When he ran for office two years ago, Gov. Jerry Brown pledged that he would not raise taxes without the consent of California voters. Unfortunately, politics got in the way; Republican lawmakers blocked Brown’s efforts to put a tax measure on the ballot.
Finally, we have a chance this November to approve a tax measure that will prevent the further slide of K-12 schools and higher education. We must take advantage of it.
We strongly urge a "yes" vote on Proposition 30 — the combination sales and income tax measure proposed by Brown.
The temporary measure would increase sales tax by a quarter-cent for the next four years, and would raise income tax for Californians earning more than $250,000 per year for seven years.
By comparison, Molly Munger’s competing tax measure — Proposition 38 — would raise income taxes on those earning as little as $7,316 per year and for a period of 12 years.
We urge support for Proposition 30. It’s the stronger measure, and it has a better chance of passing.
If Proposition 30 fails, it will so undermine public education that it could take years, even decades, to pull out of it. In the interim, a generation of students will have been irreparably harmed.And no, we are not crying wolf.
Think about what’s already occurred in our local schools: the increases in class size; loss of elective courses and extracurricular activities; teacher layoffs; reduction in teaching days; cancellation of free public transportation.
At the community college level, we’ve seen classes cut to the point that some students are effectively shut out of an education.
Without an infusion of revenue from Proposition 30, it will only get worse.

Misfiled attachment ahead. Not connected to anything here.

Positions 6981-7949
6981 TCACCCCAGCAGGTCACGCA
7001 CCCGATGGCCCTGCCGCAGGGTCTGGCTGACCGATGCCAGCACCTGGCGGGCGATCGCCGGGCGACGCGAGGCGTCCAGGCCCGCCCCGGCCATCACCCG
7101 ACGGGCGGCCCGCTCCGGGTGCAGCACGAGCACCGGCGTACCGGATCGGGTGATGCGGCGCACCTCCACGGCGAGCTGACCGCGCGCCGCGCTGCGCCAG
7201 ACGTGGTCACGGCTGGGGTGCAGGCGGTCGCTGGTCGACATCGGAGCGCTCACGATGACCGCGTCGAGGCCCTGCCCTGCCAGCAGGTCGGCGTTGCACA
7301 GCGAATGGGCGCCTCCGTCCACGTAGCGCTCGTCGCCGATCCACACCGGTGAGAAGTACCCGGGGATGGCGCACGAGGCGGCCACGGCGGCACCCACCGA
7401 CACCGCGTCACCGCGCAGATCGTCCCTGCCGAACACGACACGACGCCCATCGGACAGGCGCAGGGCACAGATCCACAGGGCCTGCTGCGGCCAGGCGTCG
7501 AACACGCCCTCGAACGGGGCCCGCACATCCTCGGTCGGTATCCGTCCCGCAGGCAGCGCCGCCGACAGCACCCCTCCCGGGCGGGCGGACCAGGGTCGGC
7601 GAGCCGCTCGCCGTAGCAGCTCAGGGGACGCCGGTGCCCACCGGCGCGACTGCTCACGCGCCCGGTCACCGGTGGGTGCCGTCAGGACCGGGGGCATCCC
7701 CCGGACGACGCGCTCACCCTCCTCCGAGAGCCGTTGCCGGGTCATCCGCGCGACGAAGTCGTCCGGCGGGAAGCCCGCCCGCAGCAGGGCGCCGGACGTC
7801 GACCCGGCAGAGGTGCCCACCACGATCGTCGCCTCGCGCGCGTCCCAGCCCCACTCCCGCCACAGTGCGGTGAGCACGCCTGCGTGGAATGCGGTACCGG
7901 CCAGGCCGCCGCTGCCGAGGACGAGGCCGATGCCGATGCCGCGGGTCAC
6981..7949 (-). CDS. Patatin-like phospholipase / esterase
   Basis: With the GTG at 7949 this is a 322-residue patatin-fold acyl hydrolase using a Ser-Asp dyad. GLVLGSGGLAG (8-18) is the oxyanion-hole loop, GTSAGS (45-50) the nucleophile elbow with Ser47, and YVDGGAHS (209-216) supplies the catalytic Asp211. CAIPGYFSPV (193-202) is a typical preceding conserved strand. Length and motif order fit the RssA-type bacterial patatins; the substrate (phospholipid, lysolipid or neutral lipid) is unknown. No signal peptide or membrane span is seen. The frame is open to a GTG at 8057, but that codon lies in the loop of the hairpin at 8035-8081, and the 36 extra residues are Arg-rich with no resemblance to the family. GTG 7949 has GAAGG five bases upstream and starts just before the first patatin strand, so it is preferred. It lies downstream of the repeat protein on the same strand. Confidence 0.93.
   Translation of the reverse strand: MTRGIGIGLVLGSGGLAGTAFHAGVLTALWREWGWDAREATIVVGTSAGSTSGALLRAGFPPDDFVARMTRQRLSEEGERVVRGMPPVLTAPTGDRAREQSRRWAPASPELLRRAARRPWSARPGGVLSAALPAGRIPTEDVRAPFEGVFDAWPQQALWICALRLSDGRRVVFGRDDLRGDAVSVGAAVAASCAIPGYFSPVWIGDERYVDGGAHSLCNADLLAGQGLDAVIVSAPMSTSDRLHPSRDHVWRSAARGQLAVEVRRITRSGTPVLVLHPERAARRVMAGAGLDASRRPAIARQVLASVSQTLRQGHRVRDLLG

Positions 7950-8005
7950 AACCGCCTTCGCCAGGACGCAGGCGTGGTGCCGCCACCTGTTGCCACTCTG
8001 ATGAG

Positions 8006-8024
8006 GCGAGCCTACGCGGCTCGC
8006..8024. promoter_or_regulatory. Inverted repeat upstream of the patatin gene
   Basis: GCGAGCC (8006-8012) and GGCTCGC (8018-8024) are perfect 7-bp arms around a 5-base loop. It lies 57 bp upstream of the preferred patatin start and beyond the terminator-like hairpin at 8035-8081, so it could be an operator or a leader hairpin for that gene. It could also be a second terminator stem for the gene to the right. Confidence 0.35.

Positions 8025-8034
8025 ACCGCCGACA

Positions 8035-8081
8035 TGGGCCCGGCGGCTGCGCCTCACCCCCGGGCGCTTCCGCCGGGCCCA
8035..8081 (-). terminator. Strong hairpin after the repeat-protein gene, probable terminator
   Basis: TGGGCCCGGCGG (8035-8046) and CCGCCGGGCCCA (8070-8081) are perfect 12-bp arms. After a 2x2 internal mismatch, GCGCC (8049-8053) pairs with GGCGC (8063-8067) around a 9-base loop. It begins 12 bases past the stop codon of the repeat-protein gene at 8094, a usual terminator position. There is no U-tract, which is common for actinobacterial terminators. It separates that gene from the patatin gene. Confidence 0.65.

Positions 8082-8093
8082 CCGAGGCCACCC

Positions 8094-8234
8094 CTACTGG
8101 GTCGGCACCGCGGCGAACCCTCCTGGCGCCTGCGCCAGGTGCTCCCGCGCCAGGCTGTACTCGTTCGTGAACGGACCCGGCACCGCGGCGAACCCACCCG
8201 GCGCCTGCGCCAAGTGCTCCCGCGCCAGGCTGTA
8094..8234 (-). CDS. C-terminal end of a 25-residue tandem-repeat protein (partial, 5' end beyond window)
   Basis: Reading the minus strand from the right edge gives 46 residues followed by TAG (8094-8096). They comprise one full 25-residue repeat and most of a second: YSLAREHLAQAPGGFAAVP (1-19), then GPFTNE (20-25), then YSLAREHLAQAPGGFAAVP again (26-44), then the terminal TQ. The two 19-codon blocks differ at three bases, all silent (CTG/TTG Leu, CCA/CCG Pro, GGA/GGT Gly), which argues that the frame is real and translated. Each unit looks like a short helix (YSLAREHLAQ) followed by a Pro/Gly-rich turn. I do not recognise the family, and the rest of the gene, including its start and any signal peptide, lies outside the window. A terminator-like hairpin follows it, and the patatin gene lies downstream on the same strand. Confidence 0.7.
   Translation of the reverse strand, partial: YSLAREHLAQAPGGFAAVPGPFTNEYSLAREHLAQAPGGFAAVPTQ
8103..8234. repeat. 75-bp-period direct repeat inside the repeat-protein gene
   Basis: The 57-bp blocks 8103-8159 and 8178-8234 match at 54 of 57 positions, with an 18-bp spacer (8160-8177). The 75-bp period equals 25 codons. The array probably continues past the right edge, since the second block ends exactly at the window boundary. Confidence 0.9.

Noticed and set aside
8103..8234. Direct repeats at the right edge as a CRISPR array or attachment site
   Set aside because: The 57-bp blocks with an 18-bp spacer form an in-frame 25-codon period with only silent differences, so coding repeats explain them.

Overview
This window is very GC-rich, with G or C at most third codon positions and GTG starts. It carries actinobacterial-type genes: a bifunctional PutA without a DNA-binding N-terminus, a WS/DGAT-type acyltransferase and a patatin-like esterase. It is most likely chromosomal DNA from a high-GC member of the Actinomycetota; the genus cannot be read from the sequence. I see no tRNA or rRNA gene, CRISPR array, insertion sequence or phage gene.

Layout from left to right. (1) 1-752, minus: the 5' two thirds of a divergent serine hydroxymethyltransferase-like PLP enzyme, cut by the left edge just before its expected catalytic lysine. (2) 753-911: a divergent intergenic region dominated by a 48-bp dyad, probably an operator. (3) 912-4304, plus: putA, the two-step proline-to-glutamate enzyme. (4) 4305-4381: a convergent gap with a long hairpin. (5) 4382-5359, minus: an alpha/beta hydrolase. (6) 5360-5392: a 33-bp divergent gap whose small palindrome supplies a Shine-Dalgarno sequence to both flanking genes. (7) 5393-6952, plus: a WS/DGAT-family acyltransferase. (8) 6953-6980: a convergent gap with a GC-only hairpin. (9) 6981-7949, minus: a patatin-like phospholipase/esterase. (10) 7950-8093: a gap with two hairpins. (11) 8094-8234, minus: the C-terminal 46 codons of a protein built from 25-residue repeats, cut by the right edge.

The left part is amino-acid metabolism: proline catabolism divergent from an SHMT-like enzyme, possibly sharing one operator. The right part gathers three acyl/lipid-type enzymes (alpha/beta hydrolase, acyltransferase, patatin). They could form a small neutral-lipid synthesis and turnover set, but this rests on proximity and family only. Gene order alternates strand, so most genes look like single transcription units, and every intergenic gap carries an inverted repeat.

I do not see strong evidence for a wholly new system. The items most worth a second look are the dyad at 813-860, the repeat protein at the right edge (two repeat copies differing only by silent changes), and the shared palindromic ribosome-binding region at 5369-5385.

In SLO County, K-12 schools will lose an estimated $15 million this year, on top of the $18 million lost over the past four years.
Statewide, K-12 schools and community colleges will be out more than $5 billion.
That’s a staggering figure — one that can’t be made up by canceling field trips or cutting back library hours or doing away with band.
To cope with that stunning loss of revenue, school boards will be authorized to negotiate a reduction of 15 days from the school year for the next two years. That’s in addition to five days that have already been cut in some districts, which means some students will only be attending school for 160 days a year.
And here’s our fear: Once those days are lost, that will become the new normal and it may be years before we’re back up to a 180-day year.
Do we also want to be known as the state with the shortest school year? Try luring new businesses to the Golden State with that!
And it isn’t just K-12 schools that will be affected; this year’s entire state budget was built on the assumption that the measure would pass.
If Proposition 30 doesn’t pass, there will be more mid-year hits, including:
- The California State University system will lose $250 million; Cal Poly’s hit will be $14 million to $15 million.
- City police departments will lose $20 million.
- Cal Fire will be out $10 million and the Department of Fish and Game, $4 million.
Bottom line: Proposition 30 will prevent a further erosion of the most basic of services — education, law enforcement, fire protection — at a relatively low cost.
One final word: We recognize that there are voters who don’t trust the state to spend any tax revenue wisely, and will vote against a tax measure no matter who proposes it.
We agree there are plenty of reasons to be disgusted with state government; the latest debacle involving the $54 million in unreported state park funds is one.
But do not let high-profile scandals divert us from the real issue.
California’s schools need help, and Proposition 30 is the best and fastest way to provide it.
The Tribune strongly urges voters to support Proposition 30.